The TrimTabs All Cap US Free-Cash-Flow ETF (TTAC ), which is nearly three years old, is a solid option for investors looking for a basket of companies with strong levels of free cash flow and tidy balance sheets.
TTAC tries to generate long-term returns in excess of the total return or outperform the Russell 3000 Index, with less volatility than the benchmark index, by selecting 100 companies that are both generating free cash flow and diminishing share count without the sue of leverage. The fund is run by portfolio manager Janet Johnston.
“A company’s free cash flow is its remaining cash flow after planned capital expenditures,” reports Philip Van Doorn for MarketWatch. “This is money that can be used for organic expansion, to pay dividends, repurchase shares, make acquisitions or for other corporate purposes. Free cash flow can be a better indicator of the health of a company’s business than earnings, because earnings figures can be dramatically affected by one-time events, including many types of noncash items.”
Focus On Free Cash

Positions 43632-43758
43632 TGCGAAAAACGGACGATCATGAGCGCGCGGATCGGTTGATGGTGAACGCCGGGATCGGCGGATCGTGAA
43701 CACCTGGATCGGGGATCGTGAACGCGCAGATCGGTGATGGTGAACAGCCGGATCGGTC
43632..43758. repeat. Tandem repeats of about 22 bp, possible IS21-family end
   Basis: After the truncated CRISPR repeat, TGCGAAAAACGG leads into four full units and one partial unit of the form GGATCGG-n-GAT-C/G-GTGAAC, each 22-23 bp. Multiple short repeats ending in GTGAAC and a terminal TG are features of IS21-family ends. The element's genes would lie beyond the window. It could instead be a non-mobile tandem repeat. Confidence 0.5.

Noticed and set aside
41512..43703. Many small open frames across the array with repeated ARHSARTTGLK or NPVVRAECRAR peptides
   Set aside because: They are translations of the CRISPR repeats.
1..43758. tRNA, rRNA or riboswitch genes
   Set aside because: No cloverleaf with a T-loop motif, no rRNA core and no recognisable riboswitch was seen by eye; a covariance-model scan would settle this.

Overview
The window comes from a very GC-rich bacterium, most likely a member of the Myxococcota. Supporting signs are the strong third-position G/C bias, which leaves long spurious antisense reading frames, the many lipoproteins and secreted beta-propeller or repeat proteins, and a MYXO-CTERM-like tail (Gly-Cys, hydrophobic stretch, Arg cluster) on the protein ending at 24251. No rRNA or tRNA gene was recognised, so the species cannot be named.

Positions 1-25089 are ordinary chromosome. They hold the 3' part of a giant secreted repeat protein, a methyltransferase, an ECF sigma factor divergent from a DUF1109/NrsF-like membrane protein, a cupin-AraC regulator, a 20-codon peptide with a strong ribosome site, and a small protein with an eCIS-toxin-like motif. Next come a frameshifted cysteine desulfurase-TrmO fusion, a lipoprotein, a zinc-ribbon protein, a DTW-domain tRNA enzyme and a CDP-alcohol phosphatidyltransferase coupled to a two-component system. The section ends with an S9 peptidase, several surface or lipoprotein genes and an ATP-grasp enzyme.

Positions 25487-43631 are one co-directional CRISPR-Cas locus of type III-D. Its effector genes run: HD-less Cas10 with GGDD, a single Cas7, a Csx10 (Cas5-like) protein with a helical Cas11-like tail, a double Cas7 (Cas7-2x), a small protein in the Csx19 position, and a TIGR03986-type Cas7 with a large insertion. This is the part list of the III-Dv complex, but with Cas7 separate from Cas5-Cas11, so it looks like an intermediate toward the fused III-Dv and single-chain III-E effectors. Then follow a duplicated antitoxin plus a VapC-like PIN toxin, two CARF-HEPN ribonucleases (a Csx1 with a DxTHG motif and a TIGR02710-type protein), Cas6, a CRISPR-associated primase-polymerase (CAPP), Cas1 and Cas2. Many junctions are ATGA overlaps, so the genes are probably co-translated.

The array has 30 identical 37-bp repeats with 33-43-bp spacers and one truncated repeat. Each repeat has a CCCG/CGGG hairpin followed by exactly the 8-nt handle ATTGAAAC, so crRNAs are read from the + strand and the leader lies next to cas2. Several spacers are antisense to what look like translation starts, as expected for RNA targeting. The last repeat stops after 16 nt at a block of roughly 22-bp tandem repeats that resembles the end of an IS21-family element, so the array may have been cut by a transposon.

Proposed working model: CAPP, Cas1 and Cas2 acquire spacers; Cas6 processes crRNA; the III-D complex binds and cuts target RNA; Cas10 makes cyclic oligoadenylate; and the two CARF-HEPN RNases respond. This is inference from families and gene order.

Free cash flow can be seen as an indicator of a company’s financial health, providing closer scrutiny of underlying corporate fundamentals, and allowing for easier identification of quality companies with growing cash reserves. Management has discretion in how they report sales, earnings, assets, and liabilities. However, free cash flow is much less likely to be subject to the same financial wizardry.
Johnston “narrows the list to an equal-weighted group of about 100 companies using computer models to screen for various factors,” according to MarketWatch. “The companies are limited to those that are expected by analysts to show large increases in free cash flow (FCF) over the next several years.”
The ETF also focuses on share reduction, “float shrink” or buybacks, where companies execute share reductions by diminishing the amount of shares outstanding. The float shrink strategy helps provide further value to the investor as people end up holding a “larger piece of the pie.”
“Since inception, the ETF has returned 48.1% through June 7, compared with a return of 33% for the Russell 3000. So far this year, the ETF has returned 17.1%, ahead of the index’s 15.5% return,” reports MarketWatch.
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